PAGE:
RICHMOND, Va. -- Standing tall above the hustle and bustle of a 21st Century Richmond, Arthur Ashe might never have imagined this moment.
The star tennis player and Richmond native spent much of his life fighting for social justice. On Saturday, Richmond will rename the Boulevard in his honor.
Unrelated to Saturday's ceremony, the Virginia Museum of Fine Arts (VMFA) announced Thursday that a new work by lauded artist Kehinde Wiley would be prominently featured outside the museum on Ashe Boulevard.
Wiley's artwork will feature a young African American subject, on horseback, dressed in contemporary clothing.
It will resemble the monument to Confederate General J.E.B. Stuart - situated just blocks away on Monument Avenue.
Wiley's art was inspired after seeing the Stuart monument while in Richmond in 2016.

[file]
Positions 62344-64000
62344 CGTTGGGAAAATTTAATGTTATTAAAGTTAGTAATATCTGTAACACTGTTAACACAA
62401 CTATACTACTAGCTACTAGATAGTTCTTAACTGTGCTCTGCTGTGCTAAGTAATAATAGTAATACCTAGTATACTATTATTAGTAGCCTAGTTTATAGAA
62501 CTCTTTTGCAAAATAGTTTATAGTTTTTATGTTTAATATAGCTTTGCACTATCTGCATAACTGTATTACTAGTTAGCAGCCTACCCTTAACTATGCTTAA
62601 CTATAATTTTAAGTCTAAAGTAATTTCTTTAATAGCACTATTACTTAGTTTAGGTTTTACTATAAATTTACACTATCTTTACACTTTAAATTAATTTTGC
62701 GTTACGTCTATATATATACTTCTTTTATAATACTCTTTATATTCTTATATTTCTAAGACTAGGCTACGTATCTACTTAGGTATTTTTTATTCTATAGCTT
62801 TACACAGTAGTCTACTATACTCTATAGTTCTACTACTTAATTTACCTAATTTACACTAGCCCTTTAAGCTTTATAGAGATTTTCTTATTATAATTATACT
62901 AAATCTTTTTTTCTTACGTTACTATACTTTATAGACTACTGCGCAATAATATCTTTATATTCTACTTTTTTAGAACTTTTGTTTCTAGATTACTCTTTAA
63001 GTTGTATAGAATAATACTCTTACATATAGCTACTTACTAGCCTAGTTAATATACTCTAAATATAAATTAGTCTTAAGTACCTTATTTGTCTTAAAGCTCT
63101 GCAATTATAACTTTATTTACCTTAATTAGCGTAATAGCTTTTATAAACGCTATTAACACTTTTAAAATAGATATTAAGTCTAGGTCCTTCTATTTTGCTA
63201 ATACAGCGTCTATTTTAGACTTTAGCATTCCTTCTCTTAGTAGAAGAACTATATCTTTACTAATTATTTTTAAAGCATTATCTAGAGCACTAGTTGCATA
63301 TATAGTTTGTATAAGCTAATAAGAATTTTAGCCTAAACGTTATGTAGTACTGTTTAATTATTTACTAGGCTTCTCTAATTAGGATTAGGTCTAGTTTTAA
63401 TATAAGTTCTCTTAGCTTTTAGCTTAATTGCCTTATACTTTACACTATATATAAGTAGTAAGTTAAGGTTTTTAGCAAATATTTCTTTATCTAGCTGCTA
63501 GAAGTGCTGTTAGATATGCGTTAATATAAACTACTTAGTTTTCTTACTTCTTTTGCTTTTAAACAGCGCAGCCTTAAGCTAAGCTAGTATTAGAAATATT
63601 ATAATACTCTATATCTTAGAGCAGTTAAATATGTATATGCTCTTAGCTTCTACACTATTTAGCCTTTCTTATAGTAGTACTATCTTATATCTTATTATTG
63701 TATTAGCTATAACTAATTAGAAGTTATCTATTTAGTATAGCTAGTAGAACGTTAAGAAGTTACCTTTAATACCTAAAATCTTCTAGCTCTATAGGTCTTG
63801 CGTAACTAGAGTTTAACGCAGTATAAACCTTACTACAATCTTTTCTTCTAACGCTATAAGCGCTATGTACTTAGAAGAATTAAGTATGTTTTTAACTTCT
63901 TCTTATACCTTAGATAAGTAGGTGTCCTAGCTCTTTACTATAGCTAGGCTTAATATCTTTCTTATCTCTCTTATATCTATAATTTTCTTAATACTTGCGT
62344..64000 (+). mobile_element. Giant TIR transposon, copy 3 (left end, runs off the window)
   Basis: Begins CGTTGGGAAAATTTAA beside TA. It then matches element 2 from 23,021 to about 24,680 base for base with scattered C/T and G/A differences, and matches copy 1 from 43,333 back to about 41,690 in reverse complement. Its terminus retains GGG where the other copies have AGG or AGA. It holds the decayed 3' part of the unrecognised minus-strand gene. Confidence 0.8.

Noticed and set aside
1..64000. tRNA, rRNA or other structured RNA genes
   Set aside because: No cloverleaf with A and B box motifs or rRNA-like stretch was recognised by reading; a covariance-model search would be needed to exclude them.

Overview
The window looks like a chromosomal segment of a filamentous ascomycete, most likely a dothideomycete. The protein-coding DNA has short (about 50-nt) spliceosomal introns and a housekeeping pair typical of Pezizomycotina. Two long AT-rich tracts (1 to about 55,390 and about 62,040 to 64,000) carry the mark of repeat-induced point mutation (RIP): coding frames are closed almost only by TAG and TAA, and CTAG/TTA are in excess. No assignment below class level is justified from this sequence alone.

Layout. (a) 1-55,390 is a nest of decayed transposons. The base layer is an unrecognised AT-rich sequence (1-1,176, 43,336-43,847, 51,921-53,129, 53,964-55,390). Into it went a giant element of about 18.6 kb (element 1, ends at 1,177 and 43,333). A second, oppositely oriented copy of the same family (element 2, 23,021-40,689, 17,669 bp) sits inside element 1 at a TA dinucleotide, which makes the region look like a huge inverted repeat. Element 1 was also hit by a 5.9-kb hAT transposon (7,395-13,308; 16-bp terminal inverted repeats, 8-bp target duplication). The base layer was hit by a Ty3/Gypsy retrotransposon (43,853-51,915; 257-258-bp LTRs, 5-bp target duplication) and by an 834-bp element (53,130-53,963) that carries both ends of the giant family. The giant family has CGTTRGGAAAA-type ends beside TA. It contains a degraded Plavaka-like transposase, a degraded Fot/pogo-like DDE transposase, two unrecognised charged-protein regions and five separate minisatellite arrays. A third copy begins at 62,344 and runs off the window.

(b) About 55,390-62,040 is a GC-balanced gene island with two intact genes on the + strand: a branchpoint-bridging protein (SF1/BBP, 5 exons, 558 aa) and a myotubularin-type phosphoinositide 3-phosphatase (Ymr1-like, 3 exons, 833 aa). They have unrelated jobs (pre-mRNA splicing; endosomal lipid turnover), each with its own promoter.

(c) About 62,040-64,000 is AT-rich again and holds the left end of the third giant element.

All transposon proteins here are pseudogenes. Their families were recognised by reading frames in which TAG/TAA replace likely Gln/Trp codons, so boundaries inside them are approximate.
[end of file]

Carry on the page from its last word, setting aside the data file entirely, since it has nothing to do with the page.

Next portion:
"This is huge. These are things at one time, maybe 20 or 30 years ago, you wouldn't think were possible," Ashe's nephew David Harris said. "It says we can evolve and we can be more than what we were, and more than what our past had said we were."
News of Wiley's art coming to Richmond fell the same day the VMFA hosted an Arthur Ashe Boulevard Social Justice Forum. Those who attended the forum were excited to see Wiley's vision come to reality.
"For me it says we are on the right path and that I'm in the right place at this time for me and my family," Joan Johnson, who grew up in Hanover and recently moved back in Richmond, said.
The sculpture will be unveiled in Times Square on September 27. It will be transported to Richmond in December.